Souters History

Souters, originally built as stabling for heavy horses circa 1850 and more recently used as an artists studio, was lovingly restored in 2012 to a self catering holiday cottage.

Meet the Marnos

Souters is found in the grounds of Valley Farm Cottage, home to Nick’s family for nearly 100 years.

It is just off the track leading to the smallholding and fields, which stretch as far as the river Brett, a picturesque tributary of the River Stour. Valley Farm Cottage is home to Nick and Cath Marno, their two children and Phoenix their lurcher.  It is a great spot for seasonal bird watching and present through various times of the year are nightingales, kingfishers, hobbies, woodpeckers, owls, buzzards, sparrow hawks and numbers of other woodland, river and garden birds. There is wildlife in abundance too including deer, foxes, badgers, slow worms, grass snakes, stoats and a great many rabbits. The river also supports otters and water voles.

When he is not busy with the smallholding Nick works as a self employed heating engineer.  He did nearly all the restoration work on Souters. He is a keen conservationist and any work he does in the woodland and fields around Valley Farm Cottage is done with habitat regeneration in mind. Cath works for a local organic grower, enjoys growing fruit and vegetables for the home and is known for her baking and preserving. She has planted a herb bed at Souters for guests to use. A freshly baked cake awaits every guest.

History & Art

Souters was lovingly restored by the Marno family with the project completed in the Spring of 2012. The name Souters reflects the strong artistic links with the property:

John Bulloch (Jack) Souter (1890–1972)
Vivien Gribble (1882-1932)
Cedric Morris (1889-1982)

Other artists associated with the area include John Constable (born in nearby East Bergholt) and Munnings and Thomas Gainsborough (born in Sudbury).

John Bulloch (Jack) Souter (1890–1972) was born in Aberdeen and attended the Gray’s School of Art in Aberdeen. A travelling scholarship allowed him to work extensively on the continent, where Velazquez, Chardin and Vermeer, especially, much impressed him.

Built as stables for heavy horses circa 1850. Used as a studio by visiting artists between the wars. Depicted here by John Bulloch Souter  and presented to the owner Douglas Doyle Jones; shown here with gun and dog.

In the mid 1930s we know that Souter spent some time in Suffolk, using what is now the cottage as his studio. A dated portrait by Souter of the owner’s mother shows the artist was definitely in the county in 1936 and it is thought he sketched his studio the year before.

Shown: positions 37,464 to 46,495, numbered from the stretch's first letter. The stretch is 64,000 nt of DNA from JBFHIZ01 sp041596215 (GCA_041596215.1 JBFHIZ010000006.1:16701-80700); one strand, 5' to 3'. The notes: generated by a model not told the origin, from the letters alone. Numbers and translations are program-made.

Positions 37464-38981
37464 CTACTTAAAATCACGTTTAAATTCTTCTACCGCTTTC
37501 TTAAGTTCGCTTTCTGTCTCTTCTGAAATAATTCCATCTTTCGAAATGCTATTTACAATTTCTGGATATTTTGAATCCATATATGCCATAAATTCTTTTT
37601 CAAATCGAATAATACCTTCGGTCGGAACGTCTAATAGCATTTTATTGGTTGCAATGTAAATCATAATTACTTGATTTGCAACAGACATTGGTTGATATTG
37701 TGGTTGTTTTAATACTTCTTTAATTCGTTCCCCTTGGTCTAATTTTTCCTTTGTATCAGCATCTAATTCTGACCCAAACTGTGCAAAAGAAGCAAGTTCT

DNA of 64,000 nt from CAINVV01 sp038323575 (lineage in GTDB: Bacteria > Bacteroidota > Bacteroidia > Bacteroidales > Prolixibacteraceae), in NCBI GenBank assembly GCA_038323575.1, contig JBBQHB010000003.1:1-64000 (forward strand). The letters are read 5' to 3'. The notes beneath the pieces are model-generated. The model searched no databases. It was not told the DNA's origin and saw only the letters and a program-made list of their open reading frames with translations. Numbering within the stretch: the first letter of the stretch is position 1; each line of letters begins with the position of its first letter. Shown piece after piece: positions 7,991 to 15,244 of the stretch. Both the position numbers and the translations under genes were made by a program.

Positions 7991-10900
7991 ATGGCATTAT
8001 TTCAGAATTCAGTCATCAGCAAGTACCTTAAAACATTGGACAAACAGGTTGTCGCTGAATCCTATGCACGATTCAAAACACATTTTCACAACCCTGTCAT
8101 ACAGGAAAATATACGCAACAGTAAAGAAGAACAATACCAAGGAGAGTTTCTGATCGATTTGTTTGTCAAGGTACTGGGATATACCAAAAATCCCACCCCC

Vivien Gribble (1882-1932), the owner’s grandmother is recognised as one of the finer Victorian wood engravers and book illustrators. She studied in Munich and then went on to Slade and then the Central School. Perhaps her most lasting legacies was her collaboration with Thomas Hardy when she provided the 41 woodcut illustrations for his Tess of the D’Urbervilles in 1926.

Vivien was married to Douglas Doyle Jones and 1926 was also the year in which the couple bought Valley Farm. Douglas was known locally as the “Old Man of the Trees” and is responsible for establishing much of the woodland around the cottage. In 1935 he planted the Jubilee Wood (celebrating George V’s Silver Jubilee) but this was largely destroyed in the gales of 1987. The ground was replanted with Sweet Chestnut in 1990 and is now managed as coppice woodland. Guests are welcome to walk through these woods.

The “Old Man of the Trees” is best remembered, however, for planting the copper beech on Higham Green, just down the road, to celebrate the Queen’s Coronation in 1952. It seems fitting that Souters Cottage welcomed its first guests in 2012 as we celebrated the Queen’s Diamond Jubilee. Vivien and Douglas also owned a further property very close to the farm – The Pound – and that leads on to another artist connection.

The distinctive Copper Beech on Higham green

Beech Tree on Higham Green

Cedric Morris (1889-1982) was co-founder of the East Anglian School of Painting and Drawing at Dedham in Essex. Morris and Lett-Haines took over the lease on The Pound, in 1929, and acquired the freehold in 1932, after Vivien died.

At The Pound Morris  created one of his most accomplished gardens. A number of artists stayed there, including Francis Hodgkins, Barbara Hepworth and John Skeaping and their costumed parties were legendary. They remained there until 1940 when, after the fire at the Dedham Art School, they moved to Benton End.

The school was run on very idiosyncratic lines based upon the “free rein” approach that was then current in French academies. It had a great influence on many Suffolk artists and made an important contribution to art teaching in the east of England for forty years.

The Pound Higham

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